The Scottish Government will release an emergency fund to clear more than £1m of school meal debt accrued by the children of struggling families.
In a letter, First Minister Humza Yousaf confirmed he would bring forward a one-off emergency fund to support councils to help remove the impact of school meal debt.
It comes after the Scottish Sun teamed up with Aberlour Children’s Charity to launch the Sort the School Debt campaign – which urged the Government to clear debt arrears, claimed to have stood at an estimated £1.8m across the country.
Last year, research by Aberlour found some Scottish councils had pursued youngsters for sums as small as £10 as part of a recovery scheme.
The debts are mostly owed by children in the latter years of primary school, as children in the primary one to primary five-year groups automatically qualify for free school meals in Scotland regardless of household income.
Full details of the emergency fund will be set out in parliament in due course, Yousaf said.
The First Minister’s letter read: “I would like to thank Aberlour and The Scottish Sun for their ongoing work highlighting this important issue.
“You will be aware that the Scottish Government is committed to supporting families across Scotland during these difficult economic times – including the game-changing Scottish Child Payment as part of a package of measures which are seeing an estimated 90,000 fewer children in Scotland live in poverty this year.
“However, we are not complacent and continue to look at ways we can further support people across the country. I am a strong believer that we need to ensure our children and young people have the best start in life and therefore it is important that they can have access to healthy and nutritious meals as part of their learning.
“That is why Scotland has the most comprehensive free school meal offer of any nation in the UK, saving families an average of £400 per eligible child per year, and we are committed to expanding this offer further.
“I am aware that school meal debt can have a significant impact on the mental wellbeing of families and where any family is experiencing difficulties, in the first instance we expect local authorities to use the powers available to them to provide necessary support.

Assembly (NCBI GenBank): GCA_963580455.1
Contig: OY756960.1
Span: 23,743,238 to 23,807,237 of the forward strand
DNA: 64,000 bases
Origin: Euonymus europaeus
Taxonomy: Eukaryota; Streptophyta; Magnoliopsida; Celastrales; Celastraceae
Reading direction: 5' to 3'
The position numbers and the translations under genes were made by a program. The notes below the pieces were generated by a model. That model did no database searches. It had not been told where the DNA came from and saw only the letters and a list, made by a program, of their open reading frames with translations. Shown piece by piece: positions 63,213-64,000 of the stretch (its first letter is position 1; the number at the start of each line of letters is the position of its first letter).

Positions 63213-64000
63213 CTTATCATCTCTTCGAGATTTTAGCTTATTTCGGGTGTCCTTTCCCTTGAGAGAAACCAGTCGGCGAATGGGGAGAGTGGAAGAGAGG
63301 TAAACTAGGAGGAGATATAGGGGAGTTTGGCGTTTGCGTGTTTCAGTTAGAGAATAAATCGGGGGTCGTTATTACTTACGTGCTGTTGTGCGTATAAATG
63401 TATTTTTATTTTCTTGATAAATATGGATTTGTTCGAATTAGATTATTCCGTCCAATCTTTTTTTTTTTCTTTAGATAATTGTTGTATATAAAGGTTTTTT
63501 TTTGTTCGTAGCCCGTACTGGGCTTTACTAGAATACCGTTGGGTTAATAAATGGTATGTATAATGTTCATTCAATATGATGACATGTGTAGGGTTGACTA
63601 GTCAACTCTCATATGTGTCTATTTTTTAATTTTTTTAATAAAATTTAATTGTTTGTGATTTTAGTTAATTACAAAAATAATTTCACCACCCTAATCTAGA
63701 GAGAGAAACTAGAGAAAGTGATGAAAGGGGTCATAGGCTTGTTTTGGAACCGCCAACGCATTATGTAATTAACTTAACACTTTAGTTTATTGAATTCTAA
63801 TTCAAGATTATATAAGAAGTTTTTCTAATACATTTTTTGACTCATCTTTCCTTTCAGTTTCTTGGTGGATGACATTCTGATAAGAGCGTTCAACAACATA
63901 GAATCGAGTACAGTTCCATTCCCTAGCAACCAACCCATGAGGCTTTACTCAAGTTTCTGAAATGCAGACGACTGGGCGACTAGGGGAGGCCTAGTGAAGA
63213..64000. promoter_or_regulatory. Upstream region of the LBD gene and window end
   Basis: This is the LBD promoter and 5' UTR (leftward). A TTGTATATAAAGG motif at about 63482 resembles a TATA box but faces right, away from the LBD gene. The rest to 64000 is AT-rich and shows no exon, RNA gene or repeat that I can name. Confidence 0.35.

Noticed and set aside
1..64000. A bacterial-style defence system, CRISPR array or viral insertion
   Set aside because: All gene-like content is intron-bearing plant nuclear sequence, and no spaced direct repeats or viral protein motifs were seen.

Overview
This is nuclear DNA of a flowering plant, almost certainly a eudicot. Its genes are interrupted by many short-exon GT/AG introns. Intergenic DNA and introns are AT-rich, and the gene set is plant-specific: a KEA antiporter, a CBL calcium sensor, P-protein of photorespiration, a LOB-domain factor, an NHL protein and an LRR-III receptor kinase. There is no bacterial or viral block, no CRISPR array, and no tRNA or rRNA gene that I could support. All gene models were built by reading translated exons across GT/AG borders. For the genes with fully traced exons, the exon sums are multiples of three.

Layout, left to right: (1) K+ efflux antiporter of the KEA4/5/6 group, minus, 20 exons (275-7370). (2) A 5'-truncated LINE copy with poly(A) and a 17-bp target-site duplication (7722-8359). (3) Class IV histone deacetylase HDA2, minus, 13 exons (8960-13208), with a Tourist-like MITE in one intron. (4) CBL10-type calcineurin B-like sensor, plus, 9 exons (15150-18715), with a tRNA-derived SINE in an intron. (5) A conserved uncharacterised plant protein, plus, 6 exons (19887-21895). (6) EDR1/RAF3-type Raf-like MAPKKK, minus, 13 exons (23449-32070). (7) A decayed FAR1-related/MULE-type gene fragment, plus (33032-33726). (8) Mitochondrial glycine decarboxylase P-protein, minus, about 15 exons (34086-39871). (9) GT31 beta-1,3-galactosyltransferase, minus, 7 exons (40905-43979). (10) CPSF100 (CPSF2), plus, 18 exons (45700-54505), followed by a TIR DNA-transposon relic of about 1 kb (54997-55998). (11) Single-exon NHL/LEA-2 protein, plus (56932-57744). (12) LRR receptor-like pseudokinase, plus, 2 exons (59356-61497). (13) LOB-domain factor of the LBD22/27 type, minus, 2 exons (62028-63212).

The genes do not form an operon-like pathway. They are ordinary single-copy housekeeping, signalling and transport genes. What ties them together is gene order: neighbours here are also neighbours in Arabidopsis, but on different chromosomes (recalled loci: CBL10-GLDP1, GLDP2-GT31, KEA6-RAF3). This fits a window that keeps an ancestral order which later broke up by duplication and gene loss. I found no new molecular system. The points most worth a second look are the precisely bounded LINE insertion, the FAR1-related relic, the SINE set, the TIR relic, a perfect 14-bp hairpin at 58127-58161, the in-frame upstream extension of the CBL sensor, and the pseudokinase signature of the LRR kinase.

“While school meal debt is ultimately a matter for councils, I am a conscious of the fact that we are in the midst of a cost-of-living crisis as a result of Brexit and the UK Government’s disastrous mismanagement of the economy.
“As a result, I know that many families across Scotland are struggling to make ends meet. That is why, recognising the particular challenges people are facing during the cost-of-living crisis, I can confirm that the Scottish Government will bring forward a one-off, emergency fund to support councils to help remove the impact of school meal debt. Details on this fund will be set out to Parliament in early course.
“I hope you will agree that this is a positive step in supporting families at this time and ensuring that people are not punished for struggling during a cost living crisis caused by the UK Government.”
Aberlour chief executive SallyAnn Kelly OBE said: “We welcome the commitment from the First Minister to write off school meal debt for 30,000 children across Scotland. This is the right thing to do and will provide some relief to low income families struggling to feed their children in the midst of a cost of living crisis.
Over the last two years we have been campaigning for an end to school meal debt since our own research highlighted that thousands of low income working families are struggling to afford school meals for their children. Follow up research has shown that the total value of school meal debt owed by families has grown again this year to nearly £1.8m.
Too many families face food insecurity every day and worry about feeding their children in school or at home. School meal debt is the tip of the iceberg and is a symptom of families simply not having enough money to provide for themselves. It is essential that measures are put in place to prevent school meal debt arising in the first place. It is crucial to increase income thresholds for free school meal eligibility for thousands more low income working families, in order to prevent the debt and tackle hidden school hunger for children.
This month MSPs voted for a new law to protect children’s rights. That includes children’s right to food. That we have school meal debt and hidden school hunger at all in Scotland shows us that right is simply not being met for children. The government must now make sure children’s right to food is upheld and that Scotland does not breach the very commitments we have signed up to.
Cancelling this school meal debt has been a great step forward but more needs to be done. The First Minister must commit to extending free school meal eligibility for all low income working families to stop children being burdened with school meal debt and to make Scotland a country where no child goes hungry.”
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